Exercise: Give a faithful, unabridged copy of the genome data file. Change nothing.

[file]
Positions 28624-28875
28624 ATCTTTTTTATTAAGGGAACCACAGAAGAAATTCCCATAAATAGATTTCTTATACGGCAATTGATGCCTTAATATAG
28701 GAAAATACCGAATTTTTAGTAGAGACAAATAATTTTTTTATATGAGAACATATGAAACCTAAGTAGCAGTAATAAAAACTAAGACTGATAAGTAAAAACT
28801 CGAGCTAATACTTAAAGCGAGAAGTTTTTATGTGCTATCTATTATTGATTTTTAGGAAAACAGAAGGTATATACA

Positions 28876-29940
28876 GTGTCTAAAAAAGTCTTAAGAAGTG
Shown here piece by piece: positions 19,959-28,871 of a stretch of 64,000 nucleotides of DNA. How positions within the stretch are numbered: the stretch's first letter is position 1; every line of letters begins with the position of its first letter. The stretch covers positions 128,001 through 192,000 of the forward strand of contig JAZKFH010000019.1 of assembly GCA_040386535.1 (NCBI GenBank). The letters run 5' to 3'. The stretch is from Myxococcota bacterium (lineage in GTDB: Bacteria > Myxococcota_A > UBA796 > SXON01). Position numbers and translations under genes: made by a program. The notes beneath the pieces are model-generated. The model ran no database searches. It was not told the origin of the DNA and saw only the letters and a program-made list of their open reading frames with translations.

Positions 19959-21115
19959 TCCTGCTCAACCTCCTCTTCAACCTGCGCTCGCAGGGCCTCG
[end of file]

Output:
Positions 28624-28875
28624 ATCTTTTTTATTAAGGGAACCACAGAAGAAATTCCCATAAATAGATTTCTTATACGGCAATTGATGCCTTAATATAG
28701 GAAAATACCGAATTTTTAGTAGAGACAAATAATTTTTTTATATGAGAACATATGAAACCTAAGTAGCAGTAATAAAAACTAAGACTGATAAGTAAAAACT
28801 CGAGCTAATACTTAAAGCGAGAAGTTTTTATGTGCTATCTATTATTGATTTTTAGGAAAACAGAAGGTATATACA

Positions 28876-29940
28876 GTGTCTAAAAAAGTCTTAAGAAGTG
Shown here piece by piece: positions 19,959-28,871 of a stretch of 64,000 nucleotides of DNA. How positions within the stretch are numbered: the stretch's first letter is position 1; every line of letters begins with the position of its first letter. The stretch covers positions 128,001 through 192,000 of the forward strand of contig JAZKFH010000019.1 of assembly GCA_040386535.1 (NCBI GenBank). The letters run 5' to 3'. The stretch is from Myxococcota bacterium (lineage in GTDB: Bacteria > Myxococcota_A > UBA796 > SXON01). Position numbers and translations under genes: made by a program. The notes beneath the pieces are model-generated. The model ran no database searches. It was not told the origin of the DNA and saw only the letters and a program-made list of their open reading frames with translations.

Positions 19959-21115
19959 TCCTGCTCAACCTCCTCTTCAACCTGCGCTCGCAGGGCCTCG